Analysis of the canine brain transcriptome with an emphasis on the hypothalamus and cerebral cortex
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The diversity of dog breeds make the domestic dog a valuable model for identifying genes responsible for many phenotypic and behavioral traits. The brain, in particular, is a region of interest for the analysis of molecular changes that are involved in dog-specific behavioral phenotypes. However, such studies are handicapped due to incomplete annotation of the dog genome. We present a high-coverage transcriptome of the dog brain using RNA-Seq. Two areas of the brain, hypothalamus and cerebral cortex, were selected for their roles in cognition, emotion, and neuroendocrine functions. We detected many novel features of the dog transcriptome, including 13,799 novel exons, 51,357 exons with unique 5′ or 3′ modifications, and many novel alternative splicing events. We provide some examples of novel features in genes that are related to domestication, including ADCY8, SMOC2, and PRNP. We also found 247 novel protein-coding genes and 328 noncoding RNAs, including 57 long noncoding RNAs that represent the first empirical evidence for a large fraction of noncoding RNAs in the dog. In addition, we analyze both gene expression and alternative splicing differences between the hypothalamus and cerebral cortex and find that there is very little overlap between genes that are differentially alternatively spliced and genes that are differentially expressed. We thereby suggest that researchers who want to pinpoint the genetic causes for dog breed-specific traits and diseases should not confine their studies to gene expression alone, but should consider other factors such as alternative splicing and changes in untranslated regions.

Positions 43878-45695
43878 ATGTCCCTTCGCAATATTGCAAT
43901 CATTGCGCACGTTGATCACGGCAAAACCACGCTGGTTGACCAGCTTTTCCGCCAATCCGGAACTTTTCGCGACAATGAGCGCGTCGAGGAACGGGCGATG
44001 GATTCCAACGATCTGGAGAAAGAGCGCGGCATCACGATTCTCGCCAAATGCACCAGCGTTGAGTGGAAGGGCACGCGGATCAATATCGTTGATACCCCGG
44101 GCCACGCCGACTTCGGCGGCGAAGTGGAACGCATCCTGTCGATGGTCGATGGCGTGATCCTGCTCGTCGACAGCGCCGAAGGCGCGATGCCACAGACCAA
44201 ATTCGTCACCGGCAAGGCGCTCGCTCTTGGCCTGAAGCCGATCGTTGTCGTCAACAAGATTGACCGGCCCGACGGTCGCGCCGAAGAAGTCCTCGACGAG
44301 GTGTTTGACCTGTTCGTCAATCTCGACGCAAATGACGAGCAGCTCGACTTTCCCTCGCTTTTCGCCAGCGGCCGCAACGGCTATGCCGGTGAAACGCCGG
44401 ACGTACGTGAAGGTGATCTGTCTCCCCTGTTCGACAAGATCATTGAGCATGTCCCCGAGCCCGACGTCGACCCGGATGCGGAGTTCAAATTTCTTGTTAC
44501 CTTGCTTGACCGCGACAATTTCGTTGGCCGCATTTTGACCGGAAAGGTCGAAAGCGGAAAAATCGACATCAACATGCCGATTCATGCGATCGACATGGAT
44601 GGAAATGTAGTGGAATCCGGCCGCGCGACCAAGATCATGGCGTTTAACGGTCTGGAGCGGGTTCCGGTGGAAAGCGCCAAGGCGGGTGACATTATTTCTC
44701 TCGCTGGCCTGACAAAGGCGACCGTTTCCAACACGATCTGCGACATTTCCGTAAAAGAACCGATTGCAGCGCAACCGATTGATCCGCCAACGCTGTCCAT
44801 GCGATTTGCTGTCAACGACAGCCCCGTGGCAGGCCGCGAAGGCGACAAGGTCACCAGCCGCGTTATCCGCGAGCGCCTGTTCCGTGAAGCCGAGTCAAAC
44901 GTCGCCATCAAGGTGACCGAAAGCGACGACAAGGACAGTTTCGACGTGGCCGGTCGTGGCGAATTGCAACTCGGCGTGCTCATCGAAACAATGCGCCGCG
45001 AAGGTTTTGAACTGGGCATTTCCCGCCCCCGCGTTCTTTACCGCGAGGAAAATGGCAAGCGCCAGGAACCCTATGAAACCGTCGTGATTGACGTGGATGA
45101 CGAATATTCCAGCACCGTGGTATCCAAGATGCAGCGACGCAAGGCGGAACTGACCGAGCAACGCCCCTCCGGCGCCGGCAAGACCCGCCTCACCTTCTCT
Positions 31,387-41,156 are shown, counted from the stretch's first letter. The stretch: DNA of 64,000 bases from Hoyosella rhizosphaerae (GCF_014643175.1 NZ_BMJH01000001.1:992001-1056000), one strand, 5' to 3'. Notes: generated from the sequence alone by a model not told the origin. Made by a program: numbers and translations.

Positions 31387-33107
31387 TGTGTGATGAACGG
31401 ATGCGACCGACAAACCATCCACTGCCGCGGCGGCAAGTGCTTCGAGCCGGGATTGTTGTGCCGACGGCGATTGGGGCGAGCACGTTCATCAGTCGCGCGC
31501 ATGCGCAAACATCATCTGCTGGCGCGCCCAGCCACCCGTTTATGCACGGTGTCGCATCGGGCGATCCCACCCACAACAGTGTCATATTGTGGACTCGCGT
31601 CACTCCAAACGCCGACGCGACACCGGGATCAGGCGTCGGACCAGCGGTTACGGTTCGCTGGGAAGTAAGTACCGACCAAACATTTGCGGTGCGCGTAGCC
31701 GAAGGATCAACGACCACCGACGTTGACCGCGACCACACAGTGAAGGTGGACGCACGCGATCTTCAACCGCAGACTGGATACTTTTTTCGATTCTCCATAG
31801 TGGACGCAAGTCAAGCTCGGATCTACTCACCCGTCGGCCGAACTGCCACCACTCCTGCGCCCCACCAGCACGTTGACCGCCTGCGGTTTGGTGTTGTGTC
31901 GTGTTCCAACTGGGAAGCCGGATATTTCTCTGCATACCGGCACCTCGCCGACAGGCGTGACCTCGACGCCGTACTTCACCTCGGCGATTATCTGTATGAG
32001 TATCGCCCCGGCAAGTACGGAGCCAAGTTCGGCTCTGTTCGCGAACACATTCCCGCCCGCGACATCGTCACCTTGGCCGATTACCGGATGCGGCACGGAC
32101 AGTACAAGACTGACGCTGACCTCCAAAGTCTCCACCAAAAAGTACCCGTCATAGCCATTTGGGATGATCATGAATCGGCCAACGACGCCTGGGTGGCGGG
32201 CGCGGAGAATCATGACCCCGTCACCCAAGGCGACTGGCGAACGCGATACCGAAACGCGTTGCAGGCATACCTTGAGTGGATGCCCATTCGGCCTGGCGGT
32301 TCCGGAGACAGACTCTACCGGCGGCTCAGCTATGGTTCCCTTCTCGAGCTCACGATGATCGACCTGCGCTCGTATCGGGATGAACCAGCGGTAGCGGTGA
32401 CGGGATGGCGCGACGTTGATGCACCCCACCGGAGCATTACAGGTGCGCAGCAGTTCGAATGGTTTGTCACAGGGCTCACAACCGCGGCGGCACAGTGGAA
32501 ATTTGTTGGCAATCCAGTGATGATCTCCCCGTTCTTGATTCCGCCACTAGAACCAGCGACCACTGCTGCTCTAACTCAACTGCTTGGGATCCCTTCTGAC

KeywordsGene Ontology Noncoding RNAs Splice Junction Alternative Splice Event Ensembl Database
This work was funded by the following grants to Dr. Robert Wayne’s laboratory: National Science Foundation (US) grant number 0910272 and National Science Foundation (US) grant number 1257716. Dr. Namshin Kim, Kyung Kim and Dr. Won-Hyong Chung were funded by the National Research Foundation of Korea (NRF) grant funded by the Korea government (MSIP) (No. 2011-0030770) and a grant from the Next-Generation BioGreen 21 Program (No. PJ008019 & PJ008068), Rural Development Administration, Republic of Korea. Dr. Yanni Sun and Rujira Achawanantakun were funded by NSF CAREER Grant DBI-0953738. We are deeply indebted to Dr. Christopher Lee (Chemistry Dept, UCLA) for his assistance and helpful discussion.
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